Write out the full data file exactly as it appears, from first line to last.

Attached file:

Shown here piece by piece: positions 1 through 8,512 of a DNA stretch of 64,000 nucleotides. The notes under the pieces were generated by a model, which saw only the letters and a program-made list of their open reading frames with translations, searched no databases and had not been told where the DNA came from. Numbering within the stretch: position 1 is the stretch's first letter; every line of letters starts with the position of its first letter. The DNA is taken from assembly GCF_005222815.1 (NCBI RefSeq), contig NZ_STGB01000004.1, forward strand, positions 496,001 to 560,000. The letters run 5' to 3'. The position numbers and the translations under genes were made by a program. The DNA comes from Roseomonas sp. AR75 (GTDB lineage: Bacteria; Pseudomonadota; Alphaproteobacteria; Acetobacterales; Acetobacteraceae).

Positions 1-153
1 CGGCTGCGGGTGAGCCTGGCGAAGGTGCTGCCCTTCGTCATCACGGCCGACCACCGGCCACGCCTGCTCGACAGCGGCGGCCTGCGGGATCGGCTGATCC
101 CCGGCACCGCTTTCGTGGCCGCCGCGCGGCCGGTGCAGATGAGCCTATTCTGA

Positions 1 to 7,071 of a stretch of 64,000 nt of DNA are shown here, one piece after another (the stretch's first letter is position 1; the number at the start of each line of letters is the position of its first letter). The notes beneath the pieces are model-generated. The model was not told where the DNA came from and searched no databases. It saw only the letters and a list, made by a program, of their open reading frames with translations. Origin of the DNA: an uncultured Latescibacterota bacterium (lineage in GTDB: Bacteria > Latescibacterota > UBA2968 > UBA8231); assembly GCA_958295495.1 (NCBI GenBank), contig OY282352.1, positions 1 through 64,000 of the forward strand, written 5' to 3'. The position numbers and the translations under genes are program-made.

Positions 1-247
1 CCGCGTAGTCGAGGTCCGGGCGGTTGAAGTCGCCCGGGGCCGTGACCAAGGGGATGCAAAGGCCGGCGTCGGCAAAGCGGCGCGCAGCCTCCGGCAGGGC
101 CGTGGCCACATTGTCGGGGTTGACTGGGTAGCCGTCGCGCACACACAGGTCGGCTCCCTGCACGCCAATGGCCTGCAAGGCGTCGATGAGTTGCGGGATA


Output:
Shown here piece by piece: positions 1 through 8,512 of a DNA stretch of 64,000 nucleotides. The notes under the pieces were generated by a model, which saw only the letters and a program-made list of their open reading frames with translations, searched no databases and had not been told where the DNA came from. Numbering within the stretch: position 1 is the stretch's first letter; every line of letters starts with the position of its first letter. The DNA is taken from assembly GCF_005222815.1 (NCBI RefSeq), contig NZ_STGB01000004.1, forward strand, positions 496,001 to 560,000. The letters run 5' to 3'. The position numbers and the translations under genes were made by a program. The DNA comes from Roseomonas sp. AR75 (GTDB lineage: Bacteria; Pseudomonadota; Alphaproteobacteria; Acetobacterales; Acetobacteraceae).

Positions 1-153
1 CGGCTGCGGGTGAGCCTGGCGAAGGTGCTGCCCTTCGTCATCACGGCCGACCACCGGCCACGCCTGCTCGACAGCGGCGGCCTGCGGGATCGGCTGATCC
101 CCGGCACCGCTTTCGTGGCCGCCGCGCGGCCGGTGCAGATGAGCCTATTCTGA

Positions 1 to 7,071 of a stretch of 64,000 nt of DNA are shown here, one piece after another (the stretch's first letter is position 1; the number at the start of each line of letters is the position of its first letter). The notes beneath the pieces are model-generated. The model was not told where the DNA came from and searched no databases. It saw only the letters and a list, made by a program, of their open reading frames with translations. Origin of the DNA: an uncultured Latescibacterota bacterium (lineage in GTDB: Bacteria > Latescibacterota > UBA2968 > UBA8231); assembly GCA_958295495.1 (NCBI GenBank), contig OY282352.1, positions 1 through 64,000 of the forward strand, written 5' to 3'. The position numbers and the translations under genes are program-made.

Positions 1-247
1 CCGCGTAGTCGAGGTCCGGGCGGTTGAAGTCGCCCGGGGCCGTGACCAAGGGGATGCAAAGGCCGGCGTCGGCAAAGCGGCGCGCAGCCTCCGGCAGGGC
101 CGTGGCCACATTGTCGGGGTTGACTGGGTAGCCGTCGCGCACACACAGGTCGGCTCCCTGCACGCCAATGGCCTGCAAGGCGTCGATGAGTTGCGGGATA